Tonight is the last class in this session at Writers & Books. I have been critiquing manuscripts and now the rewrites are starting to come in, which got me thinking about the most common mistakes I see in these stories. Here, in no particular order, are the five areas that most frequently need rewriting:
TOO LONG A SET-UP. The story takes half its word count to set up the situation and provide background. Much better to get to the action more quickly and then fill in background as needed. Many stories start way too early in the narrative sequence.
TOO MUCH DISTANCE. The actions of the point-of-view character are provided, but not his thoughts and feelings and reactions. A character's inner self is what creates reader interest and, if appropriate, identification. I'm always writing in margins: Move POV closer.
WHITE ROOM SYNDROME. The action takes place on a blank canvas - I can't see anything (let alone smell or feel or hear the setting). Give me at least a few sensual details. Sometimes stories even have White Planet Syndrome: This is supposed to be an alien planet, but it might as well be an anonymous suburban backyard.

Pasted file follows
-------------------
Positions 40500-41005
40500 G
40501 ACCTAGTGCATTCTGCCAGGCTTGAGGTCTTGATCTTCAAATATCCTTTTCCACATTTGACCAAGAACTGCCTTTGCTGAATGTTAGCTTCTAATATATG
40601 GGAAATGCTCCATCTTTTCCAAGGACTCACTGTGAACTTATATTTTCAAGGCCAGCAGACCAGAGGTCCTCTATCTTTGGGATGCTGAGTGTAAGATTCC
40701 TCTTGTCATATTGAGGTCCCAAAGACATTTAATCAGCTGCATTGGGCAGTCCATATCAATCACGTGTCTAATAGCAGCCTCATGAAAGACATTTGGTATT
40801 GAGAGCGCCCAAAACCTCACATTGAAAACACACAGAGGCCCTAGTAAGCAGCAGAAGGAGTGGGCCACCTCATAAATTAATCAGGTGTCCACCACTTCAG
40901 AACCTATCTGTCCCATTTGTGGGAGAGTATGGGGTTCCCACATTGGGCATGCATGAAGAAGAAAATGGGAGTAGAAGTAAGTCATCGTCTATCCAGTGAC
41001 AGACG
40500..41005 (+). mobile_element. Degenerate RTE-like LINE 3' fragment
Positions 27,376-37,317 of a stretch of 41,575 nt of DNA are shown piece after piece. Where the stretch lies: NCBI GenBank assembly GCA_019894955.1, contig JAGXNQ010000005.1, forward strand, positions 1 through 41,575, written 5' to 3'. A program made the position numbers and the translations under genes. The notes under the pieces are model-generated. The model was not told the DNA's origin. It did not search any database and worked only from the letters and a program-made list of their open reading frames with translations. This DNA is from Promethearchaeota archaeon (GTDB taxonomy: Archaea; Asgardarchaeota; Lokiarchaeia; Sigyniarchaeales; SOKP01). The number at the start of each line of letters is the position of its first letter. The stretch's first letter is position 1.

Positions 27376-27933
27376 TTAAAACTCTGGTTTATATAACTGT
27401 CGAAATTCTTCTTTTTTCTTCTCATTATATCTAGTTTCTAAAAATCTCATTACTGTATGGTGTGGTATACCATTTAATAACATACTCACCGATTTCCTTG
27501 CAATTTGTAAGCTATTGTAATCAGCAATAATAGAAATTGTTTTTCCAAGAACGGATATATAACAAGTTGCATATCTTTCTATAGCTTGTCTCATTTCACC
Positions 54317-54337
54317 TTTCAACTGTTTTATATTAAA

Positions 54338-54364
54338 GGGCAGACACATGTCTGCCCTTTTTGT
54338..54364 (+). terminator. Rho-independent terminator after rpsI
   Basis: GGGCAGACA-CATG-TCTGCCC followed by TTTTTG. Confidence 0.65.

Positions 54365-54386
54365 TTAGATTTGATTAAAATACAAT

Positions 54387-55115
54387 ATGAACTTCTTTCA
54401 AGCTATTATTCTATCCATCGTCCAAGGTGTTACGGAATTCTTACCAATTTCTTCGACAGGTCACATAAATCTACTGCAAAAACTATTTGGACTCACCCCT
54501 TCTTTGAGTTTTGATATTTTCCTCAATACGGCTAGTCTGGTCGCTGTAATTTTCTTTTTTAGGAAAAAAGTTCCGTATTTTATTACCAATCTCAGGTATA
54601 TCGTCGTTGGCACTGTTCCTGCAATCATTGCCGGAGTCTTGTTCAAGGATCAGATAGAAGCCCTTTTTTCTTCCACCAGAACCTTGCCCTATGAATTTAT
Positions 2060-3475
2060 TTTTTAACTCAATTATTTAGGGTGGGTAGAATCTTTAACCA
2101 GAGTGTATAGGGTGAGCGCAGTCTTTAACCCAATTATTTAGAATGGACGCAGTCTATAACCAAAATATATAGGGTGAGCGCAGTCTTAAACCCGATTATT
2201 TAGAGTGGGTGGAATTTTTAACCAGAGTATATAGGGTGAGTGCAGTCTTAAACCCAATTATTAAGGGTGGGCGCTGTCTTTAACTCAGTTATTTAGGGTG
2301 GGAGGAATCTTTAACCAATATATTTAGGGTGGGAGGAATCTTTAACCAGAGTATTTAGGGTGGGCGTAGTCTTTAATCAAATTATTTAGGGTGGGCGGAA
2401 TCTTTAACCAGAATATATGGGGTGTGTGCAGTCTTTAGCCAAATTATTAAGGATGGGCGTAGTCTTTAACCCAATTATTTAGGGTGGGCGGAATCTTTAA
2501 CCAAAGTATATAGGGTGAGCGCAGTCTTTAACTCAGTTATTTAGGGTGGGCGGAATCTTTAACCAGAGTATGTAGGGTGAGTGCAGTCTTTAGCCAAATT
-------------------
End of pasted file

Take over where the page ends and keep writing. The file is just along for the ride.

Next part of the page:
INSUFFICIENT MOTIVATION. A character does something because the plot requires it, not because she has plausible, compelling reasons to do it.
A WEAK ENDING. Often, when the class all says, "I didn't understand what happened at the end," the author replies, "I wanted to leave it ambiguous so the reader could decide for himself what happened." This almost never works. I'm a big fan of ambiguity, but it should concern the meaning of what happened, not the action itself. After spending 10,000 words with this character, I want to know if he dies, lives, finds the weapon, leaves Mars, or whatever. This is especially true if the piece reads like a conventionally plotted story; plots promise resolutions. A piece that reads like a literary story is written differently, and usually is shorter.
It's been my privilege at Writers & Books to work with some very talented aspiring writers, some of whom have gone on to publish. I like teaching. But I want to be in on the POV character's thoughts, the sensual feel of the setting, and the action at the climax.
Or else you owe me a rewrite.